Leading the Way on Roads

Throughout history, public leaders have taken a strong interest in roads and highways--from Julius Caesar and Napoleon to President Thomas Jefferson, who funded the National Road--the Nation’s first highway--in 1806. Here are some other examples.


President Harding is shown here at a podium on the Ellipse south of the White House in June 1923, where he dedicated the Zero Milestone.

President Warren G. Harding. When President Harding dedicated the Zero Milestone at the White House on June 4, 1923, it was to serve as the central point for measuring all distances in the United States, like the Golden Milestone in ancient Rome. In 1919, a temporary marker was dedicated at this spot for the kickoff of the U.S. Army’s first motor vehicle convoy across the country. A young officer, Dwight D. Eisenhower, missed the ceremony but joined the convoy in nearby Frederick, MD. The experience left a lasting impression on him, which proved vital to the country when President Eisenhower signed the Federal-Aid Highway Act of 1956 into law.


In this photograph from November 1963, President Kennedy is cutting the ribbon to open the Northeastern Expressway connecting Delaware and Maryland.

President John F. Kennedy. The Northeastern Expressway (also called the Delaware-Maryland Turnpike, and now part of I–95) opened on November 14, 1963, with President Kennedy cutting the ribbon before a crowd of 10,000. The new road, the President said, “symbolizes the effort we have made to achieve the most modern interstate highway system in the world.” It was the only time a President has participated in an interstate opening. Eight days later, he was assassinated. In his honor, officials renamed the turnpike the John F. Kennedy Memorial Highway in 1964.


Early on a May morning in 1965, President Johnson is seeing off a bus tour to promote his America the Beautiful campaign.

President Lyndon B. Johnson. President Johnson was on hand on May 11, 1965, to wish his wife and others well on their Landscapes and Landmarks bus tour to promote his own America the Beautiful campaign before the opening of the White House Conference on Natural Beauty 2 weeks later. The bus tour began at 8:30 a.m., prompting the President to grumble about the early hour before telling them, “Y’all have a good time.” The experience contributed to the passage of the Highway Beautification Act 5 months later.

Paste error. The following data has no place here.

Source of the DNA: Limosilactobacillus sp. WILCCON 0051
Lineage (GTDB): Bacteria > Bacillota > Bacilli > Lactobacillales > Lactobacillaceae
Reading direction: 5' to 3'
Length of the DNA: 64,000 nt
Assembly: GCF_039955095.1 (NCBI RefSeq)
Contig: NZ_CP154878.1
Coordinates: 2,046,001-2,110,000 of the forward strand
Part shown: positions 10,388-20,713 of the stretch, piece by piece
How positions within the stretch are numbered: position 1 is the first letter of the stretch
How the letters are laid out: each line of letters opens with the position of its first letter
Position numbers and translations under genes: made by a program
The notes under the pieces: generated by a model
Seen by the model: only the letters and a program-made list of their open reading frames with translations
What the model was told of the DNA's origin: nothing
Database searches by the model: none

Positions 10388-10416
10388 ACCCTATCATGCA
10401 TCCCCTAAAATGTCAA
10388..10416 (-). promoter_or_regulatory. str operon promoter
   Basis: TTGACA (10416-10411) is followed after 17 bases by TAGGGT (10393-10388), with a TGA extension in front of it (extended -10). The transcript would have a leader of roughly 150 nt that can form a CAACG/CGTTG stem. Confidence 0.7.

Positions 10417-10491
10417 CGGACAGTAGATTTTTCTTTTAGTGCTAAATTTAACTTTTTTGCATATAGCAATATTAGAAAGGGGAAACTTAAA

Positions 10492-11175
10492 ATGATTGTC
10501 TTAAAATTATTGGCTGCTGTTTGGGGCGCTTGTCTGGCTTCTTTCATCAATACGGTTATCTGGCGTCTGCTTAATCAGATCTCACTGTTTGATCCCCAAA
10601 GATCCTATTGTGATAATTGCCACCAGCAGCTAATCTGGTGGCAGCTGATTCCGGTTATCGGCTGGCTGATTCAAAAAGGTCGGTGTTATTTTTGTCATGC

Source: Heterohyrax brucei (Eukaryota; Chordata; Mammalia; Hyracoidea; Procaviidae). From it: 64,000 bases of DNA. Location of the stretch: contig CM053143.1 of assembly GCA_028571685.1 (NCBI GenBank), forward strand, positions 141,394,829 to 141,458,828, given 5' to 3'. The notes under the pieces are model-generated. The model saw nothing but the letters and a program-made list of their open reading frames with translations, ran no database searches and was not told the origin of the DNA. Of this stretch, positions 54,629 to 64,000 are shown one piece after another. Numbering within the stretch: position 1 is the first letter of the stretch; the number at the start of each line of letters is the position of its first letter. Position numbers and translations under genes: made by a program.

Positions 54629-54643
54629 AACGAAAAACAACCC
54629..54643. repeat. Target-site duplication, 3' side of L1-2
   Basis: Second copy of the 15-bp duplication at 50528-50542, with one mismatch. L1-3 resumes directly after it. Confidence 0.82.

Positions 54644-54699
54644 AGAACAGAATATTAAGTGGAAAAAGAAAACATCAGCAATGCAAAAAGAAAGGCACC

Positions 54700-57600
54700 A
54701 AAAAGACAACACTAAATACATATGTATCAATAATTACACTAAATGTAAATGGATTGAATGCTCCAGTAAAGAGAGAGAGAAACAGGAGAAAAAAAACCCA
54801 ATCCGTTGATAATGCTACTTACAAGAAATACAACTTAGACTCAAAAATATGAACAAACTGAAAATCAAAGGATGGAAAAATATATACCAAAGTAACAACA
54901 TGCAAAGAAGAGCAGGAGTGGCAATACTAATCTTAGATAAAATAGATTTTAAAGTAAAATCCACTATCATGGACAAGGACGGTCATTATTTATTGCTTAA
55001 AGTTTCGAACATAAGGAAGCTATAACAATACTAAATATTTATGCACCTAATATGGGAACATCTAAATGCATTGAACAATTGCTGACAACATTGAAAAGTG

A New Center for Research

To accommodate the growing need for road studies, Congress authorized the purchase of 581 acres (235 hectares) in McLean, VA, in 1938, freeing up the existing Arlington experimental farm for construction of the Pentagon and Reagan National Airport. Construction of two buildings at the site selected by Congress for BPR’s new research facility began with a mechanical shop and a heating plant soon after. But construction was stopped in 1941 to make resources available for the war effort. It wasn’t until the early 1950s that the first buildings, then known as the Langley Research Station, were ready for occupancy.


Dr. Joseph Peters, director of the Office of Operations R&D, explains the center’s ongoing connected vehicle research.


In 1964, the facility was renamed for Herbert S. Fairbank, a highway research pioneer in the 1920s who became BPR’s deputy commissioner for research and played a role in the birth of the interstate system. Plans to expand the facility took root in 1967, and construction of a new building began in 1980. That building was named for Francis C. Turner, who served as BPR’s director and later as Federal Highway Administrator.

When the $6.5 million three-story Turner building opened in 1983, it expanded the research facility by 80,000 square feet (7,440 square meters) of offices and service space. The new building provided conference areas, a human factors laboratory, and additional lab space to accommodate research into pavement components, road and bridge structures, hydraulics, experimental vehicles, and highway noise.

The facility’s structures laboratory--now more than 30 years old--remains a marvel of engineering innovation. Its floor, composed of a four-celled structural box girder, is fully instrumented to help researchers study internal stresses of test specimens placed under heavy loads. At maximum, the lab can exert up to 2 million pounds (907,185 kilograms) of force on bridge elements, which enables researchers to test years’ worth of stress and fatigue in only days or weeks.

Recent and Ongoing Innovation

TFHRC’s work, which began in the early 20th century with the study of farm roads, grew over the decades to research, development, and testing of a dizzying array of technical innovations, such as new pavement materials, bridge and highway designs, retroreflective materials that make signs and pavement markings brighter, robotic bridge inspectors, crash-testing of roadside safety hardware, and technologies that enable vehicles to “talk” to each other and surrounding roadway infrastructure. The research at TFHRC stands to be as important to the roads of this century as it was to the last.


Recognizing the value of the research conducted at the center, President Obama said in his address, “America has to invest more in the kind of job-creating research and development that you’re doing right here at the highway research center.”